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A couple of hours outside Moscow is the house where Tchaikovsky lived. We had a look around – and pianist Peter Donohoe happened to be there too. So he treated us to a performance on the composer’s piano.
In this week's episode, Catherine Bott delves into the life, times and music of Tchaikovsky. Join her from 9pm this Sunday…
Is Tchaikovsky’s beautiful wooden house. This is where he wrote parts of Swan Lake as well as the Fifth and Sixth Symphonies. Let us show you around.
First you have to put on some delightful overshoes. This, our translator tells us, is a very Russian thing. So we put them on.
Did you get all that? No? Ok, let's go round again, a little slower.
Complete with the most beautiful embroidered slippers in the world.
With works by Mozart and Glinka. This is only a tiny proportion of the scores he owned, the guide explained.
At which he wrote the Sixth Symphony
This room, called the ‘torch room’ is where Tchaikovsky liked to have breakfast. This is basically the dream breakfast room. Imagine him sitting here eating buttered crumpets in his delicate green bird-embroidered slippers. Yeah, we’re jealous too.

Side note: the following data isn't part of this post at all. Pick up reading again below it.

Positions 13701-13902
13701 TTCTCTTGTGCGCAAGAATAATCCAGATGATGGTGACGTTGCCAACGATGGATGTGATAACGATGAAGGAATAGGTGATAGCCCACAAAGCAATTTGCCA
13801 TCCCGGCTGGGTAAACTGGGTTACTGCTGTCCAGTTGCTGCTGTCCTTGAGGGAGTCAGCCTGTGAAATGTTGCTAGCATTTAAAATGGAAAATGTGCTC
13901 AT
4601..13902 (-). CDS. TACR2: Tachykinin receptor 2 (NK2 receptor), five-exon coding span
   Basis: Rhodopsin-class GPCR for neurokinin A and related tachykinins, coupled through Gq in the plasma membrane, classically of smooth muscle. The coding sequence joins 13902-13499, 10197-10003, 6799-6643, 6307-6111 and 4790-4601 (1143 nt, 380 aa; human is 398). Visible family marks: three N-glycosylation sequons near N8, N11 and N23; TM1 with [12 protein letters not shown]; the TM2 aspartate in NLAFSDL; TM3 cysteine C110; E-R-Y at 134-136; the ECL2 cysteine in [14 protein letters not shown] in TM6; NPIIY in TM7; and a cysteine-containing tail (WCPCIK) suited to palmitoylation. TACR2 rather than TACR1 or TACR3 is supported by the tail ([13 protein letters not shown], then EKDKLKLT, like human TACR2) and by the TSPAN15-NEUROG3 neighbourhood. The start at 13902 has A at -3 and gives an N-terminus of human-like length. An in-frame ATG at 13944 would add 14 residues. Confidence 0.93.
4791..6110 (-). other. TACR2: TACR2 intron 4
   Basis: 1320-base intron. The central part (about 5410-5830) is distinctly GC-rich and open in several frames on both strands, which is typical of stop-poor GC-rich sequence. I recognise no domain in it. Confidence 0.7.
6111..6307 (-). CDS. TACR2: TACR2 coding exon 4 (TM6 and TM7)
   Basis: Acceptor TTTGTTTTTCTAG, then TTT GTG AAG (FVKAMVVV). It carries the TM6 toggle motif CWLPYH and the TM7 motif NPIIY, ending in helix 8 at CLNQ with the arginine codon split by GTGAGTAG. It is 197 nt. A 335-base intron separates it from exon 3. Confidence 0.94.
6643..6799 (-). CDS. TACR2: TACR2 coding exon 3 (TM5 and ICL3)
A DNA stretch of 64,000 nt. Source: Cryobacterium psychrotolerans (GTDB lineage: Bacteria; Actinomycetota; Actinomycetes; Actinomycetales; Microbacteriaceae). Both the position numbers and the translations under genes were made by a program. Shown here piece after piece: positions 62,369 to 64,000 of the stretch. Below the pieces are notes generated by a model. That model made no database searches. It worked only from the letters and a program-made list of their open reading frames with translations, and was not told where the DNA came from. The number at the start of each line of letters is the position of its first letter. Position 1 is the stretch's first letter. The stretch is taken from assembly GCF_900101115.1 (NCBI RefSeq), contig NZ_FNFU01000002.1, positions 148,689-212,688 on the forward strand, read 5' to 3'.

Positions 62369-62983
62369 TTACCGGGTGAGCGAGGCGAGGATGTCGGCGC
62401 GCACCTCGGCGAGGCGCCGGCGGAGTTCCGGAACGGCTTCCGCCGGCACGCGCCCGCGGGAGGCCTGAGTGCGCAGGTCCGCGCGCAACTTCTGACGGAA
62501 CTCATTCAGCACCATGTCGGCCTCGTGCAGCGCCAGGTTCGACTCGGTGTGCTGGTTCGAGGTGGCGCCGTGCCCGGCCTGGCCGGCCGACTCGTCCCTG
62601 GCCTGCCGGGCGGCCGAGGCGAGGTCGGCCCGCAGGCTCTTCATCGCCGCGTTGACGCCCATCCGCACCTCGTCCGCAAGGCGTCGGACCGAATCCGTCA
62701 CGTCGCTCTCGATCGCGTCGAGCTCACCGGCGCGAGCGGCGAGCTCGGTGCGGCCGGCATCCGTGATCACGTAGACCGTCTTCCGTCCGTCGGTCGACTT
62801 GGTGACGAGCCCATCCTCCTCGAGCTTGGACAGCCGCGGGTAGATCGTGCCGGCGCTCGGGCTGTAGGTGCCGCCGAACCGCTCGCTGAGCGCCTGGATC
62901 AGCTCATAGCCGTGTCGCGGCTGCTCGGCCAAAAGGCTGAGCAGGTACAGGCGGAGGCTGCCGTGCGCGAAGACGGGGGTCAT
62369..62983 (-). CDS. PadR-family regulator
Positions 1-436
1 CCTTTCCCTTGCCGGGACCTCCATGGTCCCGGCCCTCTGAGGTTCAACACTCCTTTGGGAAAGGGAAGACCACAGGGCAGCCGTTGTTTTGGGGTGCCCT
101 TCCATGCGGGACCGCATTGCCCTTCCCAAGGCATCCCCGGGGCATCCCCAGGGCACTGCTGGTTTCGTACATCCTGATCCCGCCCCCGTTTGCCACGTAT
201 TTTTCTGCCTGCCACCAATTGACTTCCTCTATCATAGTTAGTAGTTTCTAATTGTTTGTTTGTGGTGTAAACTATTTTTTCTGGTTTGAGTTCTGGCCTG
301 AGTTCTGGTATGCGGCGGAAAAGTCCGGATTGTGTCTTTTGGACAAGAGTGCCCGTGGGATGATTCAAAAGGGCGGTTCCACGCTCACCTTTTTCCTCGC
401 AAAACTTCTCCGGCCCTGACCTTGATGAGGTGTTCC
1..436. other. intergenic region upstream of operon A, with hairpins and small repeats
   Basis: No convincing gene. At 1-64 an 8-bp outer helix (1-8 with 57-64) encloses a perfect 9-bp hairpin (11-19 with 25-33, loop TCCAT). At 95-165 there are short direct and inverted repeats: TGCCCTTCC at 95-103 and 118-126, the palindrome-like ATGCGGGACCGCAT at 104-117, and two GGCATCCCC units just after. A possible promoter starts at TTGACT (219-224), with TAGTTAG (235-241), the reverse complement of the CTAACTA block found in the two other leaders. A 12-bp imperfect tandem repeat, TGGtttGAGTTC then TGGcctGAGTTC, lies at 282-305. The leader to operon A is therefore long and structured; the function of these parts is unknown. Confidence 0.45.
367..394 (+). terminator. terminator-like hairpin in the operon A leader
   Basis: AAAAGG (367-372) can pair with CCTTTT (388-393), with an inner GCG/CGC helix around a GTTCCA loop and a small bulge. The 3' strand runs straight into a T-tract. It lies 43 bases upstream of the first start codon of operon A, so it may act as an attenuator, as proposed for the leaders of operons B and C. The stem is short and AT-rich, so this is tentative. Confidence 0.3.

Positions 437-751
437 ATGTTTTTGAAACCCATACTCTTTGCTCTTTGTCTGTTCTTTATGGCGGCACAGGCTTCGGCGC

This is Tchaikovsky’s own piano and was the instrument on which he composed Swan Lake as well as the Fifth and Sixth Symphonies.
But the house doesn’t want it to become a museum piece completely, so they allow prominent musicians to perform on it. Here’s British pianist Peter Donohoe treating us all to a spot of music by the great Russian composer himself:
Peter won the International Tchaikovsky Competition’s silver medal in 1982 (no gold was given) and he is much revered in the country.
(Note that even a world-famous pianist must wear the fetching over-shoes)
Every time the International Tchaikovsky Competition takes place – every four years – someone from the jury plants a tree. This year, it was Peter's turn.
Some rooms in the house were being restored during our visit, including the dining room and the bedroom belonging to Tchaikovsky's brother, and that of his nephew and lover Vladimir (Bob) Davydov.
You can watch a performance by this year’s winner of the competition right here on ClassicFM.com on 2 July, live-streamed from Moscow.